Organic semiconductors have promising and broad applications in optoelectronics. Understanding their electronic excited states is important to help us control their spectroscopic properties and performance of devices. There have been a large amount of experimental investigations on spectroscopies of organic semiconductors, but theoretical calculation from first principles on this respect is still limited. Here, we use density functional theory (DFT) and many-body Green's function theory, which includes the GW method and Bethe-Salpeter equation, to study the electronic excited-state properties and spectroscopies of one prototypical organic semiconductor, sexithiophene. The exciton energies of sexithiophene in both the gas and bulk crystalline phases are very sensitive to the exchange-correlation functionals used in DFT for ground-state structure relaxation. We investigated the influence of dynamical screening in the electron-hole interaction on exciton energies, which is found to be very pronounced for triplet excitons and has to be taken into account in first principles calculations. In the sexithiophene single crystal, the energy of the lowest triplet exciton is close to half the energy of the lowest singlet one. While lower-energy singlet and triplet excitons are intramolecular Frenkel excitons, higher-energy excitons are of intermolecular charge-transfer type. The calculated optical absorption spectra and Davydov splitting are in good agreement with experiments.

  13. High Performing Ternary Solar Cells through Förster Resonance Energy Transfer between Nonfullerene Acceptors.

    Science.gov (United States)

    Yang, Lei; Gu, Wenxing; Hong, Ling; Mi, Yang; Liu, Feng; Liu, Ming; Yang, Yufei; Sharma, Bigyan; Liu, Xinfeng; Huang, Hui

    2017-08-16

    Nonradiative Förster resonance energy transfer (FRET) is an important mechanism of organic solar cells, which can improve the exciton migration over a long distance, resulting in improvement of efficiency of solar cells. However, the current observations of FRET are very limited, and the efficiencies are less than 9%. In this study, FRET effect was first observed between two nonfullerene acceptors in ternary solar cells, which improved both the absorption range and exciton harvesting, leading to the dramatic enhancement in the short circuit current and power conversion efficiency. Moreover, this strategy is proved to be a versatile platform for conjugated polymers with different bandgaps, resulting in a remarkable efficiency of 10.4%. These results demonstrated a novel method to enhance the efficiency of organic soar cells.

  14. Coherence in Energy Transfer and Photosynthesis

    Science.gov (United States)

    Chenu, Aurélia; Scholes, Gregory D.

    2015-04-01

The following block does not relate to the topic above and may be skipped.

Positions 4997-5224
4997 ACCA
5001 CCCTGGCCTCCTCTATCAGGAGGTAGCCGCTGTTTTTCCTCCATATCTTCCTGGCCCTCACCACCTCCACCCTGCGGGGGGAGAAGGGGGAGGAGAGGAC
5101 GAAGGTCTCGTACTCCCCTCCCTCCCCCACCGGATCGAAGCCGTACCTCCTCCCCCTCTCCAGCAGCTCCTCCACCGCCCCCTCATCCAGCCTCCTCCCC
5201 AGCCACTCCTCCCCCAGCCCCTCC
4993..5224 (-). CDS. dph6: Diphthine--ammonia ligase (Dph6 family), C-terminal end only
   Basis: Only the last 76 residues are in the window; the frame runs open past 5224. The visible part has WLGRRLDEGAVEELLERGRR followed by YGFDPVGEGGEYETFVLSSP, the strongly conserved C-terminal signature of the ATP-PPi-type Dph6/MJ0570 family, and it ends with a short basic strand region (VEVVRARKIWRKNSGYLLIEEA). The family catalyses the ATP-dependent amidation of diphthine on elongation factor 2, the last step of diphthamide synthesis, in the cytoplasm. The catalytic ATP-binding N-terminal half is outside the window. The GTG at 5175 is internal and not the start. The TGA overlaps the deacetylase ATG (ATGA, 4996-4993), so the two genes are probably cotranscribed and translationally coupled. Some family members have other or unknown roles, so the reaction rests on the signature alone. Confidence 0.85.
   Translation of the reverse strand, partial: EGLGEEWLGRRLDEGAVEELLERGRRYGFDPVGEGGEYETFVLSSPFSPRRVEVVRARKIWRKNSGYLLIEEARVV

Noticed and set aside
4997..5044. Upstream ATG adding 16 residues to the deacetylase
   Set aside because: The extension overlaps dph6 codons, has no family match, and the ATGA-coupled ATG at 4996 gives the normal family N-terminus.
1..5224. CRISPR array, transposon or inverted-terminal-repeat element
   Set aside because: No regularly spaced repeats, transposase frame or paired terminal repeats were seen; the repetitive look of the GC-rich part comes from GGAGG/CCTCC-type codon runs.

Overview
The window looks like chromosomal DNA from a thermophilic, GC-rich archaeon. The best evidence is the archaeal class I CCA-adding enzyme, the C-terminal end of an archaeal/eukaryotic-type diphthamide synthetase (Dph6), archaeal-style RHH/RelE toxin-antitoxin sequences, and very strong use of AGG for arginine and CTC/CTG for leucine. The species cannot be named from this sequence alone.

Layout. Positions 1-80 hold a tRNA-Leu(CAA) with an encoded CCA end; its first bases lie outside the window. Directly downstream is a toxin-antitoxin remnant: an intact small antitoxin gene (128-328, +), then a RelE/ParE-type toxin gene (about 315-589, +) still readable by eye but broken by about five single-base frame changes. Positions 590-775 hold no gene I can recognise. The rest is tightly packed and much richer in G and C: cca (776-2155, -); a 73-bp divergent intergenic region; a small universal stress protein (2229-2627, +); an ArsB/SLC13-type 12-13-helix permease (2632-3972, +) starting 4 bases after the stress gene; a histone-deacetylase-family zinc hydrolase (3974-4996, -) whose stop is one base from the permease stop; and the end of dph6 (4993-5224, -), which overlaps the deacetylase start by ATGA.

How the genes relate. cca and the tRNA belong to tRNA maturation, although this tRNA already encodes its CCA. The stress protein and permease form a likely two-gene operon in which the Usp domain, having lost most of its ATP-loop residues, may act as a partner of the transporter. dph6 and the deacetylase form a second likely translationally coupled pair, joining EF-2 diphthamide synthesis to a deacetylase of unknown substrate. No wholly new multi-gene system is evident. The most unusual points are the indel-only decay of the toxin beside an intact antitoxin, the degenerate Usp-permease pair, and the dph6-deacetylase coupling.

Ultrafast energy transfer is used to transmit electronic excitation among the many molecules in photosynthetic antenna complexes. Recent experiments and theories have highlighted the role of coherent transfer in femtosecond studies of these proteins, suggesting the need for accurate dynamical models to capture the subtle characteristics of energy transfer mechanisms. Here we discuss how to think about coherence in light harvesting and electronic energy transfer. We review the various fundamental concepts of coherence, spanning from classical phenomena to the quantum superposition, and define coherence in electronic energy transfer. We describe the current status of experimental studies on light-harvesting complexes. Insights into the microscopic process are presented to highlight how and why this is a challenging problem to elucidate. We present an overview of the applicable dynamical theories to model energy transfer in the intermediate coupling regime.

  15. Direct observation of multistep energy transfer in LHCII with fifth-order 3D electronic spectroscopy

    Science.gov (United States)

    Zhang, Zhengyang; Lambrev, Petar H.; Wells, Kym L.; Garab, Győző; Tan, Howe-Siang

    2015-07-01

    During photosynthesis, sunlight is efficiently captured by light-harvesting complexes, and the excitation energy is then funneled towards the reaction centre. These photosynthetic excitation energy transfer (EET) pathways are complex and proceed in a multistep fashion. Ultrafast two-dimensional electronic spectroscopy (2DES) is an important tool to study EET processes in photosynthetic complexes. However, the multistep EET processes can only be indirectly inferred by correlating different cross peaks from a series of 2DES spectra. Here we directly observe multistep EET processes in LHCII using ultrafast fifth-order three-dimensional electronic spectroscopy (3DES). We measure cross peaks in 3DES spectra of LHCII that directly indicate energy transfer from excitons in the chlorophyll b (Chl b) manifold to the low-energy level chlorophyll a (Chl a) via mid-level Chl a energy states. This new spectroscopic technique allows scientists to move a step towards mapping the complete complex EET processes in photosynthetic systems.

  16. Plasmon-enhanced energy transfer for improved upconversion of infrared radiation in doped-lanthanide nanocrystals.

    Science.gov (United States)

    Sun, Qi-C; Mundoor, Haridas; Ribot, Josep C; Singh, Vivek; Smalyukh, Ivan I; Nagpal, Prashant

    2014-01-08